POCATELLO, Idaho - Two men now face felony charges after a routine traffic stop led the Pocatello Police K-9 unit to search their car where they found heroin, among other drug paraphernalia.
But this was just one recent case out of string of instances where heroin has been found on subjects across eastern Idaho, and police are saying they are seeing a rise in heroin usage within the region.
Pocatello Police Department's Lt. Cliff Kelley said he has been seeing the rise in the demand for this drug now that it has become more available and cheaper than methamphetamine and other recreational drugs.
"It's easier to get right now and it's cheaper than some of the other drugs so it's going to be a little more prevalent," Kelley said.
He said law enforcement has been shifting gears to focus their drug-bust efforts on those using or distributing heroin after noticing the increase in its demand.
Assistant Chief Deputy from the Bannock County Prosecutor's Office JaNiece Price said she has also been seeing a rise in the number of heroin cases landing on her desk lately.
"I think it's always going to be a problem, but it is on the rise," Price said. "We deal with a lot of different crimes where other individuals will burglarize another individual's house in order to get prescription drugs to fuel their habit."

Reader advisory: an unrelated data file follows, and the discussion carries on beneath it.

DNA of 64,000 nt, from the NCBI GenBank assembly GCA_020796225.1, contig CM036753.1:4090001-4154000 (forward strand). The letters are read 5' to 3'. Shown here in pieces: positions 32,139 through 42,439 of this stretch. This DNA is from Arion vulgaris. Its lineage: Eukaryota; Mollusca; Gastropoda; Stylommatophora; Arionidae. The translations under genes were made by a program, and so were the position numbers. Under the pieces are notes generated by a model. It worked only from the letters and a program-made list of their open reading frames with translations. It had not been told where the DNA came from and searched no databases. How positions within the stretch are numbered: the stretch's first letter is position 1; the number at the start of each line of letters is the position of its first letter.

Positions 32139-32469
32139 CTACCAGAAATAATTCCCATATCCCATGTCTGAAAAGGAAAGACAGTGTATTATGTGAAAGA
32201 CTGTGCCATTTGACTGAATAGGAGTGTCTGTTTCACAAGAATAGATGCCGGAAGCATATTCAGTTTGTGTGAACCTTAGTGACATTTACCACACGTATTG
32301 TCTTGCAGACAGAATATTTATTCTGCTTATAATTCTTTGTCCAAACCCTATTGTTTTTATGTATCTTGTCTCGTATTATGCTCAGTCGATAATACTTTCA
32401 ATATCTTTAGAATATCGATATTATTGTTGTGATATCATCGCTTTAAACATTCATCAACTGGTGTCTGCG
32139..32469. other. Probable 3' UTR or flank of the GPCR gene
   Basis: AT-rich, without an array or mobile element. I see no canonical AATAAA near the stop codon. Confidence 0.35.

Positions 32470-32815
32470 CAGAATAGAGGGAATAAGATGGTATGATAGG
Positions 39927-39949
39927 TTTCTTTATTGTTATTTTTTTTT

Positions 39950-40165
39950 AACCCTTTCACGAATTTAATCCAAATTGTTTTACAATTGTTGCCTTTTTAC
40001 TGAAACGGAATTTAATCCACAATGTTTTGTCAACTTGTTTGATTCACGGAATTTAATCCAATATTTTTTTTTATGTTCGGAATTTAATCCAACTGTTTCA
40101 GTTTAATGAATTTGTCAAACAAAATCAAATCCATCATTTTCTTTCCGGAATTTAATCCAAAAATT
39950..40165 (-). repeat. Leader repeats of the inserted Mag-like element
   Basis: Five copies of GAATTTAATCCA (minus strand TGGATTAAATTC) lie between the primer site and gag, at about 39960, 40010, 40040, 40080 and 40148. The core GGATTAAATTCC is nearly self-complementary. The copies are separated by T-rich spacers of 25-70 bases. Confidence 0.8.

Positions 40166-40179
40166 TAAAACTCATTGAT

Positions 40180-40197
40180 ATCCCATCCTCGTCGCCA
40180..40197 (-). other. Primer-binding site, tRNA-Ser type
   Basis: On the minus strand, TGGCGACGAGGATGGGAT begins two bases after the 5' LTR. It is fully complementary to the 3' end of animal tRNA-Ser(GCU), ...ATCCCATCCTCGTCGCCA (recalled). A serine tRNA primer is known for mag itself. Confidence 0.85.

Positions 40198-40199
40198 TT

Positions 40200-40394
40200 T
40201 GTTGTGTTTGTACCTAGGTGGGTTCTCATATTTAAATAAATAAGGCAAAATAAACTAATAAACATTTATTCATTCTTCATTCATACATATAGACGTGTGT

She said more and more people are using prescription drugs and with those being hard to obtain or even unavailable, more people are choosing to use heroin as an alternative.
She said this is becoming a national problem, where she has been attending national seminars educating other prosecutors about this issue that's now deemed as the "pharmaceutical epidemic."
Price also said one statistic she learned at the latest seminar held in Anaheim, CA is that heroin can be up to 60% cheaper than other opiates.
Bannock County deputy prosecutor Ashley Graham said laboratory reports indicate these days heroin has a stronger concentration and is more dangerous than ever before.
"I'm starting to see it more in the DUI labs, I'm starting to see it more in police reports as far as paraphernalia charges associated with possession or trafficking charges, so it's definitely on the rise in this area," Graham said.
The county's director of court services Cyndy Hawkley said in an interview over the phone that she has also seen the number of heroin cases coming through the court on the rise. She also noticed more and more younger-aged people getting caught using or distributing the drug.
But some folks who end up getting caught don't see the justice system just once.
"Most times we're dealing with people who have an addiction, and a lot of times you'll see individuals who end up coming back and their addiction is so severe that they aren't able to figure out how to get the help and overcome, deal with, or manage that addiction," Price said.
She said there are a few options for people who have to stand before the courts after getting caught for using heroin. They can go through: diversion courts, community treatment, or some could end up incarcerated after pleading guilty.
Kelley said police have been tracing the source of this problem back to manufacturers and distributors out of state.
But, he also said people shouldn't be worried about the safety of their community since police aren't expecting crime to increase.
Still, as the demand for heroin increases, so will the number of arrests.